Unmanned Systems Technology 038 l Skyeton Raybird-3 l Data storage l Sea-Kit X-Class USV l USVs insight l Spectronik PEM fuel cells l Blue White Robotics UVIO l Antennas l AUVSI Xponential Virtual 2021 report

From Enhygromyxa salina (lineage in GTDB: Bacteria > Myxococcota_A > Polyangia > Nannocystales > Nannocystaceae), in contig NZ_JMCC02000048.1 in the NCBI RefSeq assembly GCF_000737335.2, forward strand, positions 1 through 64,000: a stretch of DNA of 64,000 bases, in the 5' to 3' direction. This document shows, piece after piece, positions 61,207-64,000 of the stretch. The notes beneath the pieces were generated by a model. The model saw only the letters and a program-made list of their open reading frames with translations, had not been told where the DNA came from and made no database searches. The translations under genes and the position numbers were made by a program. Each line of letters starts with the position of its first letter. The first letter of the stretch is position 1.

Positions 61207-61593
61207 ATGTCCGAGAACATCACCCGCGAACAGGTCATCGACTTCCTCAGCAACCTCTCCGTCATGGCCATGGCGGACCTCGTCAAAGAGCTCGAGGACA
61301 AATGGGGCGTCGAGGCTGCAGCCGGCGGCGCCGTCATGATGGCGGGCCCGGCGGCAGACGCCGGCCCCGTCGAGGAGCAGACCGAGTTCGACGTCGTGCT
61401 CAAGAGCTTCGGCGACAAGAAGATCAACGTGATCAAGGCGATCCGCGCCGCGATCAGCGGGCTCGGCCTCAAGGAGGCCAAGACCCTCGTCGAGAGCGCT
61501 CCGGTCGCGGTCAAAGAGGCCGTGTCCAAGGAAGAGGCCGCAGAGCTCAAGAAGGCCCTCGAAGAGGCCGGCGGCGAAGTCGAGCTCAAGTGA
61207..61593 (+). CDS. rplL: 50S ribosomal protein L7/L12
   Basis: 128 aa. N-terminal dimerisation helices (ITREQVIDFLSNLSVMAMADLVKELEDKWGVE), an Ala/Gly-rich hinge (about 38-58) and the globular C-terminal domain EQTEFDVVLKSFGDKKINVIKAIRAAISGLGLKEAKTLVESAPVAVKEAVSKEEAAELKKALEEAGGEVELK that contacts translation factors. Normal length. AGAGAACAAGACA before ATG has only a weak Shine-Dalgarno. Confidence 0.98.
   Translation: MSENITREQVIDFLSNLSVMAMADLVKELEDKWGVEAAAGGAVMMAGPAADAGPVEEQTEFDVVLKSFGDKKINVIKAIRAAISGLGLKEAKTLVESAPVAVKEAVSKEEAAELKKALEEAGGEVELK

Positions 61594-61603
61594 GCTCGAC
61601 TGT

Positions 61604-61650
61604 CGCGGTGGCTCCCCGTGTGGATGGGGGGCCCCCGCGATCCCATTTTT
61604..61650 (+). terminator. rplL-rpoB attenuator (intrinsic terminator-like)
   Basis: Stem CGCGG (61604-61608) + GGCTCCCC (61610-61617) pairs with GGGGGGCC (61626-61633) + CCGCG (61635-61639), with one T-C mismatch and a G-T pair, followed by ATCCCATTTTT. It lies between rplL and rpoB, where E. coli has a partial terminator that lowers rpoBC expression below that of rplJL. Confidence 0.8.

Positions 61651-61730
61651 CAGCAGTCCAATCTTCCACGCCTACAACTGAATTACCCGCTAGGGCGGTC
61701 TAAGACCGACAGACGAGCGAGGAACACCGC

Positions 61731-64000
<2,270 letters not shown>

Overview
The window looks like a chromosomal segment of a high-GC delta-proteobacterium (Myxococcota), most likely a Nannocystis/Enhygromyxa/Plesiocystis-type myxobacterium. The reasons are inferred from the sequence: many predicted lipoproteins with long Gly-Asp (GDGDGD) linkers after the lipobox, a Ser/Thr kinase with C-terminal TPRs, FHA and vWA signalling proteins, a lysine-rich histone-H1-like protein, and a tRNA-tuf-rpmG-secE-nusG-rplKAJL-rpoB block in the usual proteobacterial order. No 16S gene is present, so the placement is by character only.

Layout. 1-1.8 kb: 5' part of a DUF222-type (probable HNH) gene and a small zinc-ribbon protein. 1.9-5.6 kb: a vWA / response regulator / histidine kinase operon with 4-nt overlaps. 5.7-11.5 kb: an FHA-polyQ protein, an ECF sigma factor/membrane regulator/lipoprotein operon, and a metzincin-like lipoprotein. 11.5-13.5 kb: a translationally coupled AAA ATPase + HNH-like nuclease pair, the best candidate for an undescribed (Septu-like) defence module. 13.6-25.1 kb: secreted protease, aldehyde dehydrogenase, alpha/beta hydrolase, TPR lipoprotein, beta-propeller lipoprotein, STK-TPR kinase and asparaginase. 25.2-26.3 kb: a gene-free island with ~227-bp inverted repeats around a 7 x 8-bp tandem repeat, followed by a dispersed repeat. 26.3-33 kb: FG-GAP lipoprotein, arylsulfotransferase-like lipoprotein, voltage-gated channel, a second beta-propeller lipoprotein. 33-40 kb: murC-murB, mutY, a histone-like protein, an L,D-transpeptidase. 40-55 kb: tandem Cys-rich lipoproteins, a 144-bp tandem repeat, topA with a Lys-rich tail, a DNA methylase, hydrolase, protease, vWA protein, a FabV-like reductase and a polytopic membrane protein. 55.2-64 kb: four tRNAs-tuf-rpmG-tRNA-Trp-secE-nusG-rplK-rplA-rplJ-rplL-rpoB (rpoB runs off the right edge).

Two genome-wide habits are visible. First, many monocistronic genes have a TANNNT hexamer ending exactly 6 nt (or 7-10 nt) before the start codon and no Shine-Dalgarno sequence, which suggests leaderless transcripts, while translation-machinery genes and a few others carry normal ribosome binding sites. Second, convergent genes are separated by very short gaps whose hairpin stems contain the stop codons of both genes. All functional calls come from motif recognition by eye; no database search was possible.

58 H ydrogen is rapidly being adopted across unmanned systems as an energy carrier and power source, and new designs and technologies for hydrogen fuel cells are accordingly being commercialised for UAV manufacturers and operators in civil, industrial and defence markets. One of the most widely discussed of these is the closed-cathode proton exchange membrane (PEM) fuel cell. Unlike open-cathode PEM fuel cells, which use the same airstream for reaction and cooling, closed-cathode systems are designed with separate cooling and oxidant channels. As thermal management and oxidant supply are two different systems with very different efficiency considerations, running them separately by way of a closed-cathode architecture can greatly enhance the performance and safety of PEM cells. While some closed-cathode fuel cells have been made principally for space and UUV applications (such as Teledyne’s EDR fuel cell, featured in UST 35, December 2020/January 2021), Singapore-based Spectronik has developed its cell architecture for high- end UAVs and new automotive systems. Although the company also offers open- cathode cells (see sidebar on page 63) it has devoted several years of r&d to optimising its Protium series of closed- cathode cells for greater operational safety, stability of performance, longevity and other critical parameters compared with conventional open-cathode types. It currently offers four closed- cathode products. The smallest is the Rory Jackson investigates this range of closed-cathode fuel cells, which offer better performance than open-cathode systems Closed circuit June/July 2021 | Unmanned Systems Technology Spectronik makes a range of closed- cathode fuel cells, its smallest being this, the Protium-1000, which gives an output of up to 1.2 kW (Images courtesy of Spectronik)